Ceol of Wessex
|King of Wessex|
Ceol (also known as Ceola or Ceolric) was King of Wessex from 592 to 597.
Ceol was the son of Cutha (or Cuthwulf), the son of Cynric of Wessex. He reigned from either 591 or 592 to 597. According to the Anglo-Saxon Chronicle, he began his reign in 591, but it was only in the following year that he drove out his uncle Ceawlin in a battle at Woden's Barrow in Wiltshire, thus denying the throne to the rightful heir, Ceawlin's son Cuthwine. Upon his death the throne passed to his brother Ceolwulf. Because his son Cynegils was presumably too young to inherit the throne, it was given to the brother, as was probably the custom among the Saxons. In 1967 Wright and Jackson found a stone at Wroxeter in a Sub-Roman context (dating to c. 460 – 475 AD) with the inscription CUNORIX MACUS MAQVI COLINE, which translates as "Cunorix ('Hound-king' = Cynric) son of Maqui-Coline ('Son-of-Holly'), both of which are regarded as Irish personal names. It is possible that Maqui Coline is linked to Ceol, suggesting a rival family to that of Ceawlin.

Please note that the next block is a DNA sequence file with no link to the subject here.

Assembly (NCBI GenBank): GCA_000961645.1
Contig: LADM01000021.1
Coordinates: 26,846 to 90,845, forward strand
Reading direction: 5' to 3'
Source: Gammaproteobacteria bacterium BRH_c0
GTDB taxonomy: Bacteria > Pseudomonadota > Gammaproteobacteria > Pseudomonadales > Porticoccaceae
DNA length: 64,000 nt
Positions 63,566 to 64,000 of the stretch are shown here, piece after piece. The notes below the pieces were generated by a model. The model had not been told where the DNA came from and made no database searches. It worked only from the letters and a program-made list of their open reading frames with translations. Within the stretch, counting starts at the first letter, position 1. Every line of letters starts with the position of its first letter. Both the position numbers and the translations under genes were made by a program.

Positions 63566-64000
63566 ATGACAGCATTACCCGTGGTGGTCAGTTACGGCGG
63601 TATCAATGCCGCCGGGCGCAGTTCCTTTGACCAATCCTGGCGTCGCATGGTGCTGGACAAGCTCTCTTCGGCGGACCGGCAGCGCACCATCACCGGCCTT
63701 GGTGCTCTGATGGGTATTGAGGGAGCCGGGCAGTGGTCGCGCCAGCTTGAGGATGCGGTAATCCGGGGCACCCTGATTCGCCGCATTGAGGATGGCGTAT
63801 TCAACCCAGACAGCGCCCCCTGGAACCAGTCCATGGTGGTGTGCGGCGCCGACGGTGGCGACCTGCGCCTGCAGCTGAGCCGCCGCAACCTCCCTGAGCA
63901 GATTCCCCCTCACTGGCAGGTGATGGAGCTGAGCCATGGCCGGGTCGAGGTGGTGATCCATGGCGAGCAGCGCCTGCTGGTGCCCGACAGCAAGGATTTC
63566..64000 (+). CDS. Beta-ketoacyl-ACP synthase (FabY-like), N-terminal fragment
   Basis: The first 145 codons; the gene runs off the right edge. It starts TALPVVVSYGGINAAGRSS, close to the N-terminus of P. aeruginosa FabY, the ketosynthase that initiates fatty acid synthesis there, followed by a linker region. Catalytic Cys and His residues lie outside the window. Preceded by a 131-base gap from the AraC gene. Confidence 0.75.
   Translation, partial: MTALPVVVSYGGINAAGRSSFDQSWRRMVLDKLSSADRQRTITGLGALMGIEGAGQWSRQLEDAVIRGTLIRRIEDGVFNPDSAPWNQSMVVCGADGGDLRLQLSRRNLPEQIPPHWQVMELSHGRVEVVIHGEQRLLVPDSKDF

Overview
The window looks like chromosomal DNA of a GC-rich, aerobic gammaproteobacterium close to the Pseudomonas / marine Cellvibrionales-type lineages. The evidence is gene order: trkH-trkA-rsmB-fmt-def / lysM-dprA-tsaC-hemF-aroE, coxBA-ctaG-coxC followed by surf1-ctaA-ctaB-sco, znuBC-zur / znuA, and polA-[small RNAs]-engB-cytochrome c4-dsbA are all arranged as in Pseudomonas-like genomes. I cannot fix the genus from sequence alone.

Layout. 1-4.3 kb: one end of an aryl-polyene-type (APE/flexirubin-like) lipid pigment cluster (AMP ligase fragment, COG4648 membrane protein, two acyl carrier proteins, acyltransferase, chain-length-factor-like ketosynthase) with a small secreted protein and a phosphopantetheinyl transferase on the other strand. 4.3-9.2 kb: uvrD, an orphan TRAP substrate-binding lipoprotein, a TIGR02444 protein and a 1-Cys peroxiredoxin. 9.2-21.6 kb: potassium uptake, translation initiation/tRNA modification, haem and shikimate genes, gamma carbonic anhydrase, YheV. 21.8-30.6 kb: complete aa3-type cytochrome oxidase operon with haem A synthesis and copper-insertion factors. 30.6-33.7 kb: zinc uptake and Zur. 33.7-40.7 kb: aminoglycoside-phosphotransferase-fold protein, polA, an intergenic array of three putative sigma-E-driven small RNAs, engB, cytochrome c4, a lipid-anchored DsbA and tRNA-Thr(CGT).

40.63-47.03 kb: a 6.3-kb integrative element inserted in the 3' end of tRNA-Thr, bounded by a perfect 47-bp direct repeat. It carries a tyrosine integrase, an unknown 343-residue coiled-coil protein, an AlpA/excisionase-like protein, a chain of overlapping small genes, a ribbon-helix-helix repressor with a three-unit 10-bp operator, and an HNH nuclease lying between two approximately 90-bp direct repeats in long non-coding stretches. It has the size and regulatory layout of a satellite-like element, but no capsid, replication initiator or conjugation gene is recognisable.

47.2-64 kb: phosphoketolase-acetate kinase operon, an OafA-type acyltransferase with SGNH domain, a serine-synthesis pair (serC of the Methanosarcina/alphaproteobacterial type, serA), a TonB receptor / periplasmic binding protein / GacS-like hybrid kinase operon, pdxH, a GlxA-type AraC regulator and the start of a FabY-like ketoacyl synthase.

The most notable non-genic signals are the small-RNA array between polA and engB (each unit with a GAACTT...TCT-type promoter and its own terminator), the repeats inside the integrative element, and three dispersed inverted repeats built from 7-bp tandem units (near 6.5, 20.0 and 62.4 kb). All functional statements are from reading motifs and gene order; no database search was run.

The Ceolian line
Ceol was the founding member of a sub-house of the House of Wessex which would rule Wessex from 591 – 645, 648 – 674 and from 676 – 685, comprising Ceol, Ceolwulf, Cynegils, Cenwalh, Seaxburh and Centwine. Coenwulf and Ceolwulf I of Mercia are also believed to be descendants of Ceol, meaning that the Ceolian line flourished for at least three centuries after its founder's death, and possibly longer. (See House of Wessex family tree.)
- Yorke, Barbara (2004). "Ceol (Ceola, Ceolric) (d. 597)". Oxford Dictionary of National Biography (online ed.). Oxford University Press. doi:10.1093/ref:odnb/5001. (Subscription or UK public library membership required.)
- According to Frank Stenton, Anglo-Saxon England, Oxford University Press, 3rd Edition, 1971, p. 30, the battle was fought at Woddesbeorg or Wodnesbeorg, probably the tumulus now called Adam's Grave, overlooking the Vale of Pewsey.
- Wright, R.P. and Jackson, K.H. (1968) "A Late Inscription from Wroxeter", The Antiquaries Journal 48, part 2: 296–300.
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